The Trial of Joan of Arc
Sun April 16, 7:30 PM
It was quite audacious of Robert Bresson to make the 65-minute French film he calls "The Trial of Joan of Arc." For this rigidly realistic picture comes so close to being a duplication of the classic "Passion of Jeanne d' Arc" of Carl Theodor Dreyer that it can't help being sternly compared to it, if not charged with being an outright steal.
It is, as Mr. Dreyer's brilliant picture (made in 1928) was, a straight photographic reproduction of the trial of the maid, her confession, her recantation and then her burning at the stake. The camera never goes beyond the court-room, the adjacent corridors or Joan's bare cell, until it finally goes out into the Place du Vieux Marche in Rouen, where the execution was performed.
But in contrast to Mr. Dreyer's picture, which places emphasis upon the profound emotional reactions and fluctuations of Joan, as revealed in magnificent close-ups of the face of Maria Falconetti in the role, this film of Mr. Bresson places emphasis upon the starkness and austerity of the total scene—the simple, hard, relentless actuality of the trial.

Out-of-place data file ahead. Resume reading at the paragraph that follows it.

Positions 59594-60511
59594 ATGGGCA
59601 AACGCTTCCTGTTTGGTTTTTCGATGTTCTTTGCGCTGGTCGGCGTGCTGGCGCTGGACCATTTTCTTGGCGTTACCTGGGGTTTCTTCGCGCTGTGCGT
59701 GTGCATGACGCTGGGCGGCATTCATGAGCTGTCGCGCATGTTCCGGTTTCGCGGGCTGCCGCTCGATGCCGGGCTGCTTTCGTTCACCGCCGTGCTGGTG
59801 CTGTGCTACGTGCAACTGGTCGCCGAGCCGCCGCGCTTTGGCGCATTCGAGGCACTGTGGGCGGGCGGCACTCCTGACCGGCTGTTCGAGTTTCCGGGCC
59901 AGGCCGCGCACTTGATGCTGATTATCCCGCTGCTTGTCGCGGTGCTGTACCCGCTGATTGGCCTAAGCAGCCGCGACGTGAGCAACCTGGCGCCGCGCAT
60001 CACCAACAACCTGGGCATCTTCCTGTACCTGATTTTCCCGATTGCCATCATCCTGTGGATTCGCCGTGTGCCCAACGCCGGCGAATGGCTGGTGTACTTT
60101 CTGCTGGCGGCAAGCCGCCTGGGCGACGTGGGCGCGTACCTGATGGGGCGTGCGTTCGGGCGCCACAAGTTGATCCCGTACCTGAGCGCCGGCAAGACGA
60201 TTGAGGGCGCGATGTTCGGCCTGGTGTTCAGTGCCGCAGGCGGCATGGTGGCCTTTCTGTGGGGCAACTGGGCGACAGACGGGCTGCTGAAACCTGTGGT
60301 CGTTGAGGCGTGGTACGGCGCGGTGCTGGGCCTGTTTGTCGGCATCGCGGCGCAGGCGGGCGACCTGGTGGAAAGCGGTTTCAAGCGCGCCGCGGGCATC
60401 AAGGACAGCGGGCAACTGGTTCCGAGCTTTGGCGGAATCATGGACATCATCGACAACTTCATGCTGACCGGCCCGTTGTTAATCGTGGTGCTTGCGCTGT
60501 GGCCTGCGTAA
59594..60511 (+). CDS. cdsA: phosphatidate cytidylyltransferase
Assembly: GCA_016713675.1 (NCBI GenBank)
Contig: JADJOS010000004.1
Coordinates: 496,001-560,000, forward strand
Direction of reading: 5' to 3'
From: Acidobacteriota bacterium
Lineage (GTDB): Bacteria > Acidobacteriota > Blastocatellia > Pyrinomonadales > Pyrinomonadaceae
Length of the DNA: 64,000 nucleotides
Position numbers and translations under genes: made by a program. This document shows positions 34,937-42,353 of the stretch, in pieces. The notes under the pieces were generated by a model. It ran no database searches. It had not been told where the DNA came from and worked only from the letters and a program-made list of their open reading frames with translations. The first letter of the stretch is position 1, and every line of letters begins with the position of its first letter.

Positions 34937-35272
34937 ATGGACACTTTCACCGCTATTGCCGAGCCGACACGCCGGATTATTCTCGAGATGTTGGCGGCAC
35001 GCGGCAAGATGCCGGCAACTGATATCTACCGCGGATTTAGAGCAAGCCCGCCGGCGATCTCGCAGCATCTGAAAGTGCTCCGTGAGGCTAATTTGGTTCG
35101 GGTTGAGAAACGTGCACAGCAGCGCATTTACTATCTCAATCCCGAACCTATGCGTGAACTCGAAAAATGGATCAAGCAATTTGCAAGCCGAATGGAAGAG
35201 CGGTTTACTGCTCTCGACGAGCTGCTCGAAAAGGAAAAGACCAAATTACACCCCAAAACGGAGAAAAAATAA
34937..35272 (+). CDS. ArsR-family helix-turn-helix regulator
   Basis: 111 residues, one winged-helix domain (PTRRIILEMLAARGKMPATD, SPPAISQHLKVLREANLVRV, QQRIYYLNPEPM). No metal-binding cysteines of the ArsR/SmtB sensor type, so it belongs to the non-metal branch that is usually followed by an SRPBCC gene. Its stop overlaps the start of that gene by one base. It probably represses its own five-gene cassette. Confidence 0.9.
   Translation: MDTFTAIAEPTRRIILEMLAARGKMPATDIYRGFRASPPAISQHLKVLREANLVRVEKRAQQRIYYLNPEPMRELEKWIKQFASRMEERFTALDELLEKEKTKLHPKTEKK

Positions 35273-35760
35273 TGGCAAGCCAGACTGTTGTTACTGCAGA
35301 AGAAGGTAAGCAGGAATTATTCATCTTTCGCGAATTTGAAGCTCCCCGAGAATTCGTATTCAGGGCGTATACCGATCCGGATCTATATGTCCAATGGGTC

In the long dialogic exchanges that take place between the maid and her determined interrogators, the camera seldom moves beyond back-and-forth medium-close shots of the participants in the dialogue, which, incidentally is taken verbatim from the records of the trial.
The questions are asked in terse, flat fashion, and Florence Carrez, playing Joan, answers without change of expression and in a muted monotone. It is as though the director had distinctly aimed to make this a passionless report of the nature of the famous trial at Rouen, without bias toward either side.
Even one brief shot of the prisoner's being tortured on the rack is objective and unemotional, without a clear look at her face.
Indeed, the only moment in which the camera becomes involved in an implication of emotion is a close shot of Joan's bare feet, shuffling along a watery stone pavement and then stopping at the steps to the stake, there to pause while the mind of the viewer absorbs the intense significance.
Thus there is very little acting of a conventional sort in the film. The accomplishment of the participants is their ability to be consistently motionless and either passive or severe. The impact—what there is of it—comes from the starkness of the scene, the monotony of the rhythm, the austerity of the end. One must commend the director for making his film state these things. One has to be frankly regretful of the lack of dramatic highs and lows.— Bosley Crowther, New York Times